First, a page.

26 Then the word of the Lord came to Jeremiah, saying, 27 “Behold, I am the Lord, the God of all flesh; is anything too difficult for Me?”28 Therefore thus says the Lord, “Behold, I am about to give this city into the hand of the Chaldeans and into the hand of Nebuchadnezzar king of Babylon, and he will take it. 29 The Chaldeans who are fighting against this city will enter and set this city on fire and burn it, with the houses where people have offered incense to Baal on their roofs and poured out drink offerings to other gods to provoke Me to anger. 30 Indeed the sons of Israel and the sons of Judah have been doing only evil in My sight from their youth; for the sons of Israel have been only provoking Me to anger by the work of their hands,” declares the Lord. 31 “Indeed this city has been to Me a provocation of My anger and My wrath from the day that they built it, even to this day, so that it should be removed from before My face, 32 because of all the evil of the sons of Israel and the sons of Judah which they have done to provoke Me to anger—they, their kings, their leaders, their priests, their prophets, the men of Judah and the inhabitants of Jerusalem. 33 They have turned their back to Me and not their face; though I taught them, teaching again and again, they would not listen and receive instruction. 34 But they put their detestable things in the house which is called by My name, to defile it.35 They built the high places of Baal that are in the valley of Ben-hinnom to cause their sons and their daughters to pass through the fire to Molech, which I had not commanded them nor had it entered My mind that they should do this abomination, to cause Judah to sin.

At the beginning of this passage, God says he is about to give Jerusalem into the hands of those attacking it. This is one of the main ways the Scriptures explain God’s punishment of people. He allows the choices of kings and armies to take effect and the result is the destruction of Jerusalem and the exile of the people. God performs these judgments by allowing the natural results of human action to take effect in full force. He works with exercise of free will to accomplish his purposes, even when He purposes to express His wrath.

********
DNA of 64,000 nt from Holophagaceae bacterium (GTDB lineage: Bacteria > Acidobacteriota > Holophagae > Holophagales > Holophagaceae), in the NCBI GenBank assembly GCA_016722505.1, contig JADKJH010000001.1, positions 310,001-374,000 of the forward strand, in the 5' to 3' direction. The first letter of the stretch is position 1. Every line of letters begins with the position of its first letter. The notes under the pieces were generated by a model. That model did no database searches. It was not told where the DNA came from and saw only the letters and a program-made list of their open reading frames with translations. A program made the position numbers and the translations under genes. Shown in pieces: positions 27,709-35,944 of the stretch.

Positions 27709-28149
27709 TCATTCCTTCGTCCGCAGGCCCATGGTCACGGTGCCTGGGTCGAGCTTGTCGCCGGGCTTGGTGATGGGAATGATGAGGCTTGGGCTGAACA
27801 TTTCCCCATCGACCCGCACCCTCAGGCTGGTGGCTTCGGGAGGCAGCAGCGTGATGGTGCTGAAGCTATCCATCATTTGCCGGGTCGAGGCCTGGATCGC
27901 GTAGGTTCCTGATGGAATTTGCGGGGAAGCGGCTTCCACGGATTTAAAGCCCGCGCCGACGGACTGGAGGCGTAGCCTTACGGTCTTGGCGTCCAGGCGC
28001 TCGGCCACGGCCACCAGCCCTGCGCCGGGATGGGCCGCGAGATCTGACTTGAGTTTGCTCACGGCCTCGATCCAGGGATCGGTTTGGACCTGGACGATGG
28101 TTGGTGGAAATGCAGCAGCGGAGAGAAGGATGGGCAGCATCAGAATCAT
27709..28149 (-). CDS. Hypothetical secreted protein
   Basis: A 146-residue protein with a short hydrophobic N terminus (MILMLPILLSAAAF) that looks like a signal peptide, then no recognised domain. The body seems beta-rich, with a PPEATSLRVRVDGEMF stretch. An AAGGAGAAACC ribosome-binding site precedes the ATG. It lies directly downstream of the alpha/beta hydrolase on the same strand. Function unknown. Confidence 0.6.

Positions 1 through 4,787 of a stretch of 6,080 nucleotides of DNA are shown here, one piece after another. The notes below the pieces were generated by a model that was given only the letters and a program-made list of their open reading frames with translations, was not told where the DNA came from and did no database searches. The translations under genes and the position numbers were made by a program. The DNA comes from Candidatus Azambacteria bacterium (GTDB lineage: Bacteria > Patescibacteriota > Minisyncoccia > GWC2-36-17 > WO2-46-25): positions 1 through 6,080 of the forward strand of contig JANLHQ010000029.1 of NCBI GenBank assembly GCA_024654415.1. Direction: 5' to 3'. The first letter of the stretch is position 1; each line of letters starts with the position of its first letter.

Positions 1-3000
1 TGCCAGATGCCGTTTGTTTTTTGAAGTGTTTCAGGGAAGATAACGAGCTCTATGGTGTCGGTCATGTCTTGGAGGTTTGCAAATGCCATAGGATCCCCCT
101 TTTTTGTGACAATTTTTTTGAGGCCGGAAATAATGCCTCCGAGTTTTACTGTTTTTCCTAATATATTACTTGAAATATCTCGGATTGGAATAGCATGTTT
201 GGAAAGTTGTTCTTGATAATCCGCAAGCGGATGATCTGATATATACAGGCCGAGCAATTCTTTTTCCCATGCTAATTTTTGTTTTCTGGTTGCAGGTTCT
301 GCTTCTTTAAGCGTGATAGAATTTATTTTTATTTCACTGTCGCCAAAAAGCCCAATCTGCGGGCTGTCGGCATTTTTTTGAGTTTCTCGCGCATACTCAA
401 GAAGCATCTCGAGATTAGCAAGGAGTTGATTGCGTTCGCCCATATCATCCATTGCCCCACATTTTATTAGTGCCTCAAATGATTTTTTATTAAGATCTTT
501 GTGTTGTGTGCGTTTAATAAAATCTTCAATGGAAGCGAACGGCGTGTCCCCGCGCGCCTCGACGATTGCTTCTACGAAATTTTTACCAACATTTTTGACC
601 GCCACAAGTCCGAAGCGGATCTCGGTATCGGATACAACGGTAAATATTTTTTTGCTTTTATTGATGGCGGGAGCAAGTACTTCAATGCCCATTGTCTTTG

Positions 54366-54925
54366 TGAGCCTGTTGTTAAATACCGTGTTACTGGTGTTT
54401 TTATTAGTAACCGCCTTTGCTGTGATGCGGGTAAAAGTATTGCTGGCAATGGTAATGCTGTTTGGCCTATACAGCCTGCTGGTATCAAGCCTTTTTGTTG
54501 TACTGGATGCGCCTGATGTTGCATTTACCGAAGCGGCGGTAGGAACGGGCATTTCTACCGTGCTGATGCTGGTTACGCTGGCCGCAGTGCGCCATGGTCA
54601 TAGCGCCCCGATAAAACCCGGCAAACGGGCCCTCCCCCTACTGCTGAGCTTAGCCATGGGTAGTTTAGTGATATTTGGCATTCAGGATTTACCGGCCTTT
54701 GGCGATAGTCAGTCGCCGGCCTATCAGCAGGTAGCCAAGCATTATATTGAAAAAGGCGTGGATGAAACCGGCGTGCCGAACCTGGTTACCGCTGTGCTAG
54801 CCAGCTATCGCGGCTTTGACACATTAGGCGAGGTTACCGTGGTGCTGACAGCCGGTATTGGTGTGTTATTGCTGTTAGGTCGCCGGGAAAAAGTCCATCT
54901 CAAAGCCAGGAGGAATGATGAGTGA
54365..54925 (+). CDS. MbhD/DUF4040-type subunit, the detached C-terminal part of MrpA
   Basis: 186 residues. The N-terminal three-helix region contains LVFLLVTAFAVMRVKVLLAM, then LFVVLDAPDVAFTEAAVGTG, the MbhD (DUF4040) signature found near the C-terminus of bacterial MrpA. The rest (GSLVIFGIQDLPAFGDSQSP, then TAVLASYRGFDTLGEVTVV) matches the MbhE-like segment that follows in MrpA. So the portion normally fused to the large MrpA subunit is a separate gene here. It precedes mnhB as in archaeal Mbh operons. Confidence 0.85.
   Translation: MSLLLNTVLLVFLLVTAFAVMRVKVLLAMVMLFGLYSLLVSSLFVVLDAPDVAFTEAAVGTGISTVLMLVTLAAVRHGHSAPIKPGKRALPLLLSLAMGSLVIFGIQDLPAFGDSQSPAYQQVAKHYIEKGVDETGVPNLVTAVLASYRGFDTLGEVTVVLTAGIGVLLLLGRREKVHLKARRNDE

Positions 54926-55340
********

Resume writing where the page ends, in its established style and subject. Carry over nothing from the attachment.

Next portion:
The text makes it clear why YHWH was angry and frustrated with His people. They were brazenly worshipping other gods. They worshipped these gods on their homes, they built altars and places of worship, and they sacrificed to other gods. They even sacrificed their own children to these other gods! Despite warning after warning from YHWH, they continued in these practices. They were not interested in being His people, they wanted to be the people of all the gods. YHWH doesn’t work this way. He wants people to follow Him alone or follow other gods. Not both.

In a sense, God’s withdrawal, which allowed the Chaldeans and Nebuchadnezzar of Babylon to capture Jerusalem, was exactly what the Jews wanted. God warned them what the worship of these foreign gods would lead to, and they continued in their idolatry. They wanted to worship Baal. They wanted him to have power. And guess whose god Baal is? Baal is the god of Babylon.

They wanted these gods to have power, now they do! Congratulations people, you did it. In a narrative sense, YHWH is allowing these gods to exert their power, through Babylon, upon the nation of Israel. Israel is getting exactly what they asked for in a different way than they desired. Their city is now being destroyed by the gods they worshiped and many of them will be shipped to lands where these gods are even more honored. The idols of Israel will become their rulers and ruin their lives.

Jeremiah 31: What’s In A Name?

March 9, 2017 Leave a comment

Reading chapter 31, a message from God to his conquered people who have been exiled to a foreign land, I noticed something new . The author repeatedly uses a unique name which I didn’t recall seeing so often during read throughs of previous chapters. “Ephraim,” the name for one of the tribes of Israel, is scattered throughout this passage. Here are its uses.